Read by Helen Taylor

(4.5 stars; 68 reviews)

The second of the 'Little Ottleys' trilogy, an Edwardian comedy of manners. Several years have passed since the events in 'Love's Shadow', but Bruce Ottley is as difficult and irksome as ever. His beautiful wife Edith continues to gently manage his foibles, and regards him with a fond tolerance. But then she meets the enchanting - and very handsome - Aylmer Ross. The attraction between them is undeniable, and Edith's quiet serenity is shattered. Could this spell the end for the Ottley's marriage? Feather light, dialogue-packed and often tongue-in-cheek, this is a charming second instalment of a story which - despite its apparent superficiality - shows that Leverson had a keen understanding of human nature and of the society in which she moved. - Summary by Helen Taylor (5 hr 30 min)


Chapter 1: A Verbal Invitation 15:37 Read by Helen Taylor
Chapter 2: Opera Glasses 12:15 Read by Helen Taylor
Chapter 3: The Golden Quoribus 9:31 Read by Helen Taylor
Chapter 4: The Mitchells 14:38 Read by Helen Taylor
Chapter 5: The Surprise 10:09 Read by Helen Taylor
Chapter 6: The Visit 11:30 Read by Helen Taylor
Chapter 7: Coup de Foudre 14:21 Read by Helen Taylor
Chapter 8: Archie's Essay 4:30 Read by Helen Taylor
Chapter 8: Aylmer 17:31 Read by Helen Taylor
Chapter 10: Shopping Chez Soi 13:39 Read by Helen Taylor
Chapter 11: P. P. C. 6:13 Read by Helen Taylor
Chapter 12: The Moonshine Girl 12:26 Read by Helen Taylor
Chapter 13: The Supper-party 11:41 Read by Helen Taylor
Chapter 14: The Letter 8:21 Read by Helen Taylor
Chapter 15: Mavis Argles 14:59 Read by Helen Taylor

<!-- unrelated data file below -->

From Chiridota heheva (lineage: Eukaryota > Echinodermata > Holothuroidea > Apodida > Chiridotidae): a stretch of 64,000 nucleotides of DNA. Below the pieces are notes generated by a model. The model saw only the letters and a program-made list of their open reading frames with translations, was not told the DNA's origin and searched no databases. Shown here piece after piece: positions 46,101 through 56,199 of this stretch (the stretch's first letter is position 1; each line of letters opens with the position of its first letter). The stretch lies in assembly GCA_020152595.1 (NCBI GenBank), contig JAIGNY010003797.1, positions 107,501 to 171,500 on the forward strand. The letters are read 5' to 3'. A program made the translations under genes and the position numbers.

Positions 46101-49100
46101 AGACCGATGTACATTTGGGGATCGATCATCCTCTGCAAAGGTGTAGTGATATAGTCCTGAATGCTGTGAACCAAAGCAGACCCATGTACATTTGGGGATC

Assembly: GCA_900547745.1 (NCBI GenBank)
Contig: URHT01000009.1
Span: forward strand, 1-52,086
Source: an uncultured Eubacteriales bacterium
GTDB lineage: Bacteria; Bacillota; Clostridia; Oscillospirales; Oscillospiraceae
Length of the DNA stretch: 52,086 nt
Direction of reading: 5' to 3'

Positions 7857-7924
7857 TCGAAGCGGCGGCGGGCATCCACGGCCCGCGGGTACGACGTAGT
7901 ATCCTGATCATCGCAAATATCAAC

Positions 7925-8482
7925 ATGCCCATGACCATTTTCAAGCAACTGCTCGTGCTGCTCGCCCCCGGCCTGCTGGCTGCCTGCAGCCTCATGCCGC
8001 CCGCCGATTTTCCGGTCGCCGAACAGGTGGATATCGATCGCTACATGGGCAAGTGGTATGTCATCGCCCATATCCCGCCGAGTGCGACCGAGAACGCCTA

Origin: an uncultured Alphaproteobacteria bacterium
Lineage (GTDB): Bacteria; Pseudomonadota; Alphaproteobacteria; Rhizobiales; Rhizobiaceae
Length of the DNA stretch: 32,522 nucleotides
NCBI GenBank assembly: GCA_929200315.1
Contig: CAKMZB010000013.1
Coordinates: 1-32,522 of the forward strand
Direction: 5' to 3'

Chapter 16: More of the Mitchells 9:38 Read by Helen Taylor
Chapter 17: The Agonies of Aylmer 11:28 Read by Helen Taylor
Chapter 18: A Contretemps 7:58 Read by Helen Taylor
Chapter 19: An Extraordinary Afternoon 11:35 Read by Helen Taylor
Chapter 20: Journeys End 4:24 Read by Helen Taylor
Chapter 21: The Great Exception 15:28 Read by Helen Taylor
Chapter 22: Another Side of Bruce 16:21 Read by Helen Taylor
Chapter 23: At Lady Everard's 19:00 Read by Helen Taylor
Chapter 24: Miss Bennett 6:56 Read by Helen Taylor
Chapter 25: At Westgate 6:28 Read by Helen Taylor
Chapter 26: Goggles 7:32 Read by Helen Taylor
Chapter 27: The Elopement 14:27 Read by Helen Taylor
Chapter 28: Bruce Returns 15:10 Read by Helen Taylor
Chapter 29: Intellectual Sympathy 6:43 Read by Helen Taylor


Great reader, good listening.

(3 stars)

This seemed a really good book at first. A main character (Edith) who seemed to take a positive slant on everything. another good main character, Bruce (who is a bit of an idiot, but this does make it laugh-out-loud funny, which is surprising considering this was written over a century ago). It turns out to be a bit slow moving. its interesting to see the characters points of view but the book did not turn out the way I had hoped or expected and it made me wonder what would happen next as after a strange twist, the ending seemed rather sudden. definitely one of the better books in librivox. The reader really helps in the enjoyment of this with her expressive voice and different voices for each character,